This afternoon, Nathanael and Scott are visiting with Pastor Bramwell Katui to visit his work in the slums.  They are spending some extra time determining the projects that their mission team can undertake when the arrive this summer.

Scott and Nathanael returned late afternoon talking about their experiences in the slums.  They found the slums to have their own unique hierarchy and the well being of the children was the primary concern of the inhabitants.

After dinner, Nathanael was surprised with a birthday cake.  In Kenyan fashion after several rounds of happy birthday, Nathanael was required to feed a piece of cake to everyone in attendance.

January 12, 2013 – Darkness and Muzungu Stew

Town center in Kitale, Kenya

Town center in Kitale, Kenya

Today we traveled back to Kitale from Suam.   Getting back across the border became interesting as the Ugandan customs agent asked to search our backpacks and attache cases before we left.   As he went through my bag, he pulled out my laptop and asked “is this a bomb?”   He proceeded to do this for the rest of my electronics as well.  After searching my bag, he went through Scott and Nathanael’s bag and then began to challenge my faith, asserting, Jesus was just a man!  Finally he decided he was finished arguing with me and told us to go.  Pray for Uganda as the resistance has become much greater than what I have experienced previously.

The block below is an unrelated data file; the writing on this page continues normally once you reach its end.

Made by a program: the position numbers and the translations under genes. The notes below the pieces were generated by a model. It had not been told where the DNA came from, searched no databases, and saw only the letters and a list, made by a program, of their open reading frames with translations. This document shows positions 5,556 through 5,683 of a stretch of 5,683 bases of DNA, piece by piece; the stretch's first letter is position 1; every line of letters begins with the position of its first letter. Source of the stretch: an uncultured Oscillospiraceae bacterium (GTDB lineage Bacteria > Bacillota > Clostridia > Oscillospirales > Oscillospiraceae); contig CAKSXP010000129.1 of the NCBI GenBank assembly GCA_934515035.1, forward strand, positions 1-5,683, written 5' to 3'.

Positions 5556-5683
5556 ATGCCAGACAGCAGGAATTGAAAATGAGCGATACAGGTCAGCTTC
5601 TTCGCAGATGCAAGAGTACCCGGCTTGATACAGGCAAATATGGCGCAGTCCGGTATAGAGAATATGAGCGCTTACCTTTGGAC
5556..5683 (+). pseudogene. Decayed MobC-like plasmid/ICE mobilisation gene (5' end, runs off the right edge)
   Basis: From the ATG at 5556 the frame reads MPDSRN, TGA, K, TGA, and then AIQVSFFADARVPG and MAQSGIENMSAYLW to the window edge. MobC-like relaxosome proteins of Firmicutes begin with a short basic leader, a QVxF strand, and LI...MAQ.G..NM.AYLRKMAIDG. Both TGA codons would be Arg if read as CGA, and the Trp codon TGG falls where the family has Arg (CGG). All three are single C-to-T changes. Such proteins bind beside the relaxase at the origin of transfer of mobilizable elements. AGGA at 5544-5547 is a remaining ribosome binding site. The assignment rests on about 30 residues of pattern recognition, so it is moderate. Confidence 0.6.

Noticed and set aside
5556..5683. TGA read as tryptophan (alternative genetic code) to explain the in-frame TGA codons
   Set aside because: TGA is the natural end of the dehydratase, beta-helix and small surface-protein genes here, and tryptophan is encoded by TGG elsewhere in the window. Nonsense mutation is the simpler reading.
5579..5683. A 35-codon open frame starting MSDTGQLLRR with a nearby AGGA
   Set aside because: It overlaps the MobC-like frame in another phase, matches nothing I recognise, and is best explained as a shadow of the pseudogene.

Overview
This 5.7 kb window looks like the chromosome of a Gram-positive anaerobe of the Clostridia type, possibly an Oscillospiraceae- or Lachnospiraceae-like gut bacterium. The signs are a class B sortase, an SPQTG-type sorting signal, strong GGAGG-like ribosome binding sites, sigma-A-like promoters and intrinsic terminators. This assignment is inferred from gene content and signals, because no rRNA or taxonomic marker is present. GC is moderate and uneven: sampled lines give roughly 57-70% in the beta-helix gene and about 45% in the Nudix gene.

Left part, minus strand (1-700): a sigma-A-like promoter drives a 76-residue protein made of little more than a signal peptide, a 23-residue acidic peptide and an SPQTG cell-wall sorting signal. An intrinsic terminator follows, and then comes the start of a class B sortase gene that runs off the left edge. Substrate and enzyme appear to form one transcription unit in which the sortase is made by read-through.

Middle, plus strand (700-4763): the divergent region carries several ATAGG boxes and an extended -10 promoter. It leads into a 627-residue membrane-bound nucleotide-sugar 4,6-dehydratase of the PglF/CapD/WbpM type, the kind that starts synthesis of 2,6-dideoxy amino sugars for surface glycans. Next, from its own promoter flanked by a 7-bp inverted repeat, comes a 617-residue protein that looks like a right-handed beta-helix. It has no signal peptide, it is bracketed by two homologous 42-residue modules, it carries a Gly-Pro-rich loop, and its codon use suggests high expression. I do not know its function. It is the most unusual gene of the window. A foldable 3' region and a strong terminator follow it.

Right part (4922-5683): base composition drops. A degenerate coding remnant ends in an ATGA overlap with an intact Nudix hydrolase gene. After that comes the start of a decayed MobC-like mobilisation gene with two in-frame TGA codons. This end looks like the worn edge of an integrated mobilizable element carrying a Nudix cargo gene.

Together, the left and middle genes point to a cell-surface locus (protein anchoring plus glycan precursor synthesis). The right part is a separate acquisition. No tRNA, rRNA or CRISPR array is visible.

When we arrived back in Kitale we had lunch in Adams home where I marveled at how much his son Judah has grown and found myself captivated by his daughter Abigail.  Due to sever complications, Carol and I prayed many hours for Mary when she was pregnant with Abigail, so I consider Abigail a miracle child.

After lunch we returned to the African Theological Seminary where we are staying.   We found out immediately that there was a problem with Scott and Nathanael’s room and that the seminary was without power and had been for over 24 hours.  I had enough battery on my laptop to get a quick message to Adams about our room issue and to send a few messages to Carol, then I had to shut it down.

As darkness fell we lit candles and our neighbor Reinhardt invited us to have stew with him and the other Muzungus staying at the seminary.   Reinhardt is a Swiss national who has lived in the U.S. for 15 years.  Last year, he and his wife Michelle resigned their jobs and began volunteering with water missions.  We were also joined by Zena our house mate, a German national who is in country developing self-supporting organic farms, her friend Philip from Kitale and Chris an engineer who also works with Water Missions.  We learned that this was Reinhardt’s first attempt at stew and in the end we all decided it wasn’t bad and rated it a cafeteria grade soup.   During our meal together we exchanged stories of our travels and the distinctive aspects of Africa.

January 5, 2013 – Setbacks and Uganda

children at Suam Guest House

children at Suam Guest House